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High fat diet modulation of glucose sensing in the beta-cell

Marlon E. Cerf

Med Sci Monit 2007; 13(1): RA12-17

ID: 470156

Type 2 diabetes is primarily associated with beta-cell failure, insulin resistance and elevated hepatic glucose production. The islet beta-cell is specialized for the synthesis, storage and secretion of insulin. Beta-cell failure is characterized by the inability of the beta-cell to secrete suffi cient insulin in response to glucose, which ultimately results in hyperglycemia- the clinical hallmark of Type 2 diabetes. Impairment in glucose sensing contributes to beta-cell dysfunction. The facilitative glucose transporter, GLUT-2, and glucose phosphorylating enzyme, glucokinase, are key for glucose
sensing of the pancreatic beta-cell, the initial event in the pathway for glucose-stimulated insulin secretion. There is an increase in dietary fat intake, particularly saturated fat, in both the developing and Westernized world, which predisposes individuals to become obese and to potentially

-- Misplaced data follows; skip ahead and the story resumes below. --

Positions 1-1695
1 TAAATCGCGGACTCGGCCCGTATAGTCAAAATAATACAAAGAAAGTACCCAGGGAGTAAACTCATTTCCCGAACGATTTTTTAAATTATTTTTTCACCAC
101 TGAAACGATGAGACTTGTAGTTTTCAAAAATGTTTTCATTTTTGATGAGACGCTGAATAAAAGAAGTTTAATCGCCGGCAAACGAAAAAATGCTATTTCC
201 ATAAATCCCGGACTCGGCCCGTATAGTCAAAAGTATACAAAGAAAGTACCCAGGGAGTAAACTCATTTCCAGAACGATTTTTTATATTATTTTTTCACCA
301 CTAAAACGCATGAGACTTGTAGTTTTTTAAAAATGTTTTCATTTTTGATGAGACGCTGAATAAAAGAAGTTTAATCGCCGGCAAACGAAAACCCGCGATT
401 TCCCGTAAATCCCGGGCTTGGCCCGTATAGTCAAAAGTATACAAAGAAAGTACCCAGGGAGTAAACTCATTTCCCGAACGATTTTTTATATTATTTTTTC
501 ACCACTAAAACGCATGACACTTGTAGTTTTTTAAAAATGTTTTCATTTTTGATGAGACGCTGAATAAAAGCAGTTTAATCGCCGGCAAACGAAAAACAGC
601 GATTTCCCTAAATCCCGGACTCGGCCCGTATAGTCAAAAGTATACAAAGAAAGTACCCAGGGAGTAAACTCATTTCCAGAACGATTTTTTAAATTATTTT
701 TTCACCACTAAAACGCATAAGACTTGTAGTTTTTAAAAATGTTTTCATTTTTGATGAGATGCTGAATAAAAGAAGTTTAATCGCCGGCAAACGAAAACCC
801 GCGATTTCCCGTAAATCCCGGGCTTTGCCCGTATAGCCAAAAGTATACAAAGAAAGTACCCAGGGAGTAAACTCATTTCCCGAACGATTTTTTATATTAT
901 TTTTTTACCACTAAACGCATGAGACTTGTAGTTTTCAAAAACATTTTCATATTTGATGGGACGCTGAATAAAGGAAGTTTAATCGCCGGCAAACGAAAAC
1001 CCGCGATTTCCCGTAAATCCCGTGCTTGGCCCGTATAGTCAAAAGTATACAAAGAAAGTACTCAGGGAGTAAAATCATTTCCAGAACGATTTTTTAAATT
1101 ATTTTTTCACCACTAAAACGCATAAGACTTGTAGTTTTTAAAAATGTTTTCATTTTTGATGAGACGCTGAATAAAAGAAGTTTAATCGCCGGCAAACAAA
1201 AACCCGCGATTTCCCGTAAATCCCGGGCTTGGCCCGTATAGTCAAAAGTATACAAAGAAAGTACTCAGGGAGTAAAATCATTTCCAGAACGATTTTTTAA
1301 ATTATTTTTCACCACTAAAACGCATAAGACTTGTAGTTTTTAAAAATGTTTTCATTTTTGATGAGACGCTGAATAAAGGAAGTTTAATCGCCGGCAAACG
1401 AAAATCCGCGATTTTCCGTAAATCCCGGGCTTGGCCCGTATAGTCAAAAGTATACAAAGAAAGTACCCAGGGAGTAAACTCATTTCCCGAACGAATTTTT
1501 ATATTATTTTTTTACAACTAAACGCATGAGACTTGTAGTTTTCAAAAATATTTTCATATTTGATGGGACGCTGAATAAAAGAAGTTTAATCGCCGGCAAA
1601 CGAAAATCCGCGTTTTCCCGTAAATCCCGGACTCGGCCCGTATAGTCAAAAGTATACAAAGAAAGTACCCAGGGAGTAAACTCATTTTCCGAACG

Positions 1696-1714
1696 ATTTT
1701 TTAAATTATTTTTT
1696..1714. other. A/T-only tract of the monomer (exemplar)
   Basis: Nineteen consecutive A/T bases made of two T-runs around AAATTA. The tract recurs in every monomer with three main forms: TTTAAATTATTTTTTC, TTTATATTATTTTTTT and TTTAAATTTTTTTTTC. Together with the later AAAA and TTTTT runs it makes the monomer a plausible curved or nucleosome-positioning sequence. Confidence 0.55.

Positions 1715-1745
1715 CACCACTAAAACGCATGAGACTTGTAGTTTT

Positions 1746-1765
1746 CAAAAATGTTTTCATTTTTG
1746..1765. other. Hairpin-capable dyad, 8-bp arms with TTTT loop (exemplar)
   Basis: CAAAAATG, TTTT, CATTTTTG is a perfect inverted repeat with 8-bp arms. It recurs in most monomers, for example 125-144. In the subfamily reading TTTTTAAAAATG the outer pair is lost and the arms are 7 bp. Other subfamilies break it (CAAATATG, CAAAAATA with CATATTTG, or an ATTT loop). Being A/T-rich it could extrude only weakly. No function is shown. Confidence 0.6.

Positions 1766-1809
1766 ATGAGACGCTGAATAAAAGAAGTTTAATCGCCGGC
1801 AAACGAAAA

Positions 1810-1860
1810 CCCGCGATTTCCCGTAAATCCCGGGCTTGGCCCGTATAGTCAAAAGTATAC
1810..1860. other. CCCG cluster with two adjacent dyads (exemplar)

develop insulin resistance, beta-cell dysfunction and Type 2 diabetes. A high fat diet is known to reduce both GLUT-2 and glucokinase expression thereby impairing glucose-stimulated insulin secretion. Furthermore, a high fat diet and specifi c free fatty acids, induces oxidative stress and apoptosis which reduces beta-cell mass and compromises beta-cell function. Glucose sensing is the initial event of glucose-stimulated insulin secretion therefore it is imperative to maintain adequate expression levels of GLUT-2 and GK for ensuring normal beta-cell function. The development of pharmaceutical agents that improve glucose-stimulated insulin secretion may replenish expression
of these glucose sensing genes after their attenuation by high fat feeding.

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